In addition, an ontology, if well designed, is fully self-explanatory. This means that two computer systems that use two different ontologies should be able to interact because they can work out the meaning and context of the other system’s ontology. In a future where every element of our life will be supported by digital systems, such ontological approaches are a necessity.
The concept of data sharing introduces data security challenges. How can we make absolutely sure that no unauthorized parties can access freight data shared on the web? How can we make sure that the data we access from a third party is indeed from that party and not some sort of fake copy?
ONE Record establishes several layers of security: first, any economic operator using ONE Record will need to register with an authorized registrar and receive an electronic certificate to prove this; second, using this certificate, they can then set up access with another party; and third, the information provider will determine which data can be accessed by this particular party.
Software systems are mostly designed and built from existing components. Software architects select the building blocks, and an engineer will then “stitch” these components together. The technical term for stitching is “interfacing,” and to simplify this process, software providers equip these components with APIs, which act like a plug or a socket; all the engineer needs to do is make the right connections to the API.
In practice, web systems have their own APIs, and each new connection between two systems requires this kind of integration effort. This limits the growth of networks of systems, since each additional node has this integration overhead.
ONE Record proposes a solution for this by specifying a common API for all data-sharing platforms. From that perspective, ONE Record is a bit like the USB port on a laptop; you can connect any ONE Record data-sharing platform to any other platform without the need for software integration.
The world is rapidly evolving into one where “digital natives” are in control of our businesses. These digital natives are not concerned with the way that information is moved between companies or even which systems they use to do it. In a digital world, data is ubiquitous, i.e. it is simply available anywhere and everywhere in the form that you may wish to consume it.
When you hear about Economy 4.0 and digital disruption, this typically refers to business models that have reshaped an old business process in a way that completely bypasses physical processes, and makes direct connections between supply and demand in some form.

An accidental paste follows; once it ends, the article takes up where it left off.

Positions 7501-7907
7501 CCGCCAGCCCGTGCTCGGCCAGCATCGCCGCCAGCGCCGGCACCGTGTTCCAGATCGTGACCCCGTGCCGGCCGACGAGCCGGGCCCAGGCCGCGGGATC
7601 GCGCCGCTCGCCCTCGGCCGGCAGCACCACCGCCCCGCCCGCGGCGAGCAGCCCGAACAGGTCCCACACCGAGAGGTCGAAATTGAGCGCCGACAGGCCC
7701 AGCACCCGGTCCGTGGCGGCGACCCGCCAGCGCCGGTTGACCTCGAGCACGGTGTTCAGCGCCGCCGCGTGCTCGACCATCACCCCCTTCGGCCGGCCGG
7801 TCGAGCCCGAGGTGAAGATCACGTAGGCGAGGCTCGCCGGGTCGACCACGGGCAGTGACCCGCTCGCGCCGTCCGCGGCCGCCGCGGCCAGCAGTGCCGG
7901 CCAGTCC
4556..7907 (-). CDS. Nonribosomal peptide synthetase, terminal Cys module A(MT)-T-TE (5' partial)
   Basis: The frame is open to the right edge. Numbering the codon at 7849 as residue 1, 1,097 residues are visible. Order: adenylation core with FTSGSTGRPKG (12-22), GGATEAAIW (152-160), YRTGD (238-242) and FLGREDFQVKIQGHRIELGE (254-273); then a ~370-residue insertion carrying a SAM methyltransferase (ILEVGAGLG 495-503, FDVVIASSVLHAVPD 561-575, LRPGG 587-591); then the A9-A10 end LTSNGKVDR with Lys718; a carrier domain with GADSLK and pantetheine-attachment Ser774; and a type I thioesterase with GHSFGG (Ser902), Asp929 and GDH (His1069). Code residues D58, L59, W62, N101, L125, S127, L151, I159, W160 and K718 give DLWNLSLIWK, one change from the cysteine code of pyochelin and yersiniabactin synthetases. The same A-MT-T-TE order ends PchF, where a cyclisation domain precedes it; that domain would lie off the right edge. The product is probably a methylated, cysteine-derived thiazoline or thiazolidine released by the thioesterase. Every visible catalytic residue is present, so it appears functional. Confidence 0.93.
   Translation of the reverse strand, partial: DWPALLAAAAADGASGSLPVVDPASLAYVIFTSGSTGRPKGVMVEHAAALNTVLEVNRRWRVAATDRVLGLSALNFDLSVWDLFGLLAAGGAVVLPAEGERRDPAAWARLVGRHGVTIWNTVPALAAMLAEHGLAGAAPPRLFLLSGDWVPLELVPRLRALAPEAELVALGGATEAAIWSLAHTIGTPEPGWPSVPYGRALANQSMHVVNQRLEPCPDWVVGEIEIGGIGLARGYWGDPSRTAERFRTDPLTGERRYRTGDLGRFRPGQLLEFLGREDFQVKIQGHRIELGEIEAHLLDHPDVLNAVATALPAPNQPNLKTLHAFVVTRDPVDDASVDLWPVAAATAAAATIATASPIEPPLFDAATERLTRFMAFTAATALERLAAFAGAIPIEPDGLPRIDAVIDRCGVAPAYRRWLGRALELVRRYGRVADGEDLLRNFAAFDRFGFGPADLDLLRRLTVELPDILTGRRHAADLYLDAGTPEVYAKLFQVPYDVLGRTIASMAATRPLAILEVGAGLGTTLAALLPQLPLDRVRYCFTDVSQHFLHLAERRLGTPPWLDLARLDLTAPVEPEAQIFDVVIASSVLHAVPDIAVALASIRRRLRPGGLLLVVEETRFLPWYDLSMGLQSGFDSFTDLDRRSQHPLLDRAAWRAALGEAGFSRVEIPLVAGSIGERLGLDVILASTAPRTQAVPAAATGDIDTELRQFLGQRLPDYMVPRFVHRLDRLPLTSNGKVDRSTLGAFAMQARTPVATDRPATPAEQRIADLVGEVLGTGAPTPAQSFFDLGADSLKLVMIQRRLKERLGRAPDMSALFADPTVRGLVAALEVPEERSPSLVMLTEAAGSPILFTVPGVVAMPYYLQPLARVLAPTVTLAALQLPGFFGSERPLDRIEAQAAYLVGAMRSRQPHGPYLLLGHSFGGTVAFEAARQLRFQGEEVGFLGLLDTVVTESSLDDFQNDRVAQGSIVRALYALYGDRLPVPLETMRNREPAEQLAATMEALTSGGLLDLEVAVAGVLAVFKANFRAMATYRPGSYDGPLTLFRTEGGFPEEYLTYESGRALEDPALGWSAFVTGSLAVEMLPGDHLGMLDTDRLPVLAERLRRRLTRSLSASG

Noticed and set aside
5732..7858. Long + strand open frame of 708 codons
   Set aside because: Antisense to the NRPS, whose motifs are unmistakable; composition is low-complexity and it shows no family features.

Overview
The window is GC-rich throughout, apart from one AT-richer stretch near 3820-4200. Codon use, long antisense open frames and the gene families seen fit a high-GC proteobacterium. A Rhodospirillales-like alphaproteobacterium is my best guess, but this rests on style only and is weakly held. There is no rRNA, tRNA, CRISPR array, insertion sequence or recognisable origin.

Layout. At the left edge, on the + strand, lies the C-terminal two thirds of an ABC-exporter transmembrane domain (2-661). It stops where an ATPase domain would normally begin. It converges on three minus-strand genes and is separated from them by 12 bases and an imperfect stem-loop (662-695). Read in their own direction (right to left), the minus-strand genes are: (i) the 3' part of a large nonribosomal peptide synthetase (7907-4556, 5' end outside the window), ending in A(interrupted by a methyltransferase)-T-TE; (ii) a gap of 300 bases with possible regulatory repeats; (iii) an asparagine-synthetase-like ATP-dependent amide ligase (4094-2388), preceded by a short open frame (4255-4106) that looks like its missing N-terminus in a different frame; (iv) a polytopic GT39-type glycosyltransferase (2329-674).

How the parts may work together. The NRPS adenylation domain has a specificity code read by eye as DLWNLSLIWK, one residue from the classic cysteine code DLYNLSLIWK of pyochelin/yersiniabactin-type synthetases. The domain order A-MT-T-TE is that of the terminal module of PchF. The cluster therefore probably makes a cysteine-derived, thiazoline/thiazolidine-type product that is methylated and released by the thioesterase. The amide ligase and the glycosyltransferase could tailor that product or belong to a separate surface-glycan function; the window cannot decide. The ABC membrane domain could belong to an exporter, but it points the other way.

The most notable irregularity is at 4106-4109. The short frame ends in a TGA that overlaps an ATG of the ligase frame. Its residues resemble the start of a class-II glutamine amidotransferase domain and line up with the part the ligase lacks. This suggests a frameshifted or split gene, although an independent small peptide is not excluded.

The fact that goods need to be manufactured, stored and shipped via long and complex supply chains is not central to end users. Stuff needs to be where it needs to be. E-commerce companies already do this, moving goods to locations close to customers before these customers have an urge to buy a pair of new trainers, flowers for a date they have not met yet, or medication for a flu they have not caught yet.
The digital world is all about data. Data to locate goods, data to predict where goods are being moved to and when, and data on who will need them, including when and where. Efficient, transparent and rapid access to this data is a prerequisite. ONE Record is an important step towards a digital world for logistics and transport.
ONE Record’s status
Under the governance of the IATA Cargo Service Conference (CSC), which represents IATA’s airline members, a dedicated task force with representation from all parts of the air cargo sector, including a WCO observer, was created in early 2018. This group has developed a first specification of ONE Record that will be voted on by the CSC at its next conference in March 2019.
The ONE Record data-sharing concepts have already been tested in a pilot involving a shipper, a forwarder, and airlines. IATA also organized a “hackathon,” where some 50 programmers came together to test the ONE Record API and develop rapid prototypes of digital tools during a 28-hour non-stop programming marathon. These pilots and tests will continue in 2019.
IATA is also cooperating with the European Union (EU) Digital Logistics and Transport Forum, and is planning the development of a multi-modal federated data-sharing environment.
Most importantly, IATA and the WCO have cooperated on e-freight and data standards for a long time, and the time has come for IATA and WCO to join forces on the standards around data sharing on the web. Although the two organizations predate digital technologies and economies by many decades, both are unquestionably experts at bringing all stakeholders together and at building robust standards for the future: a digital future!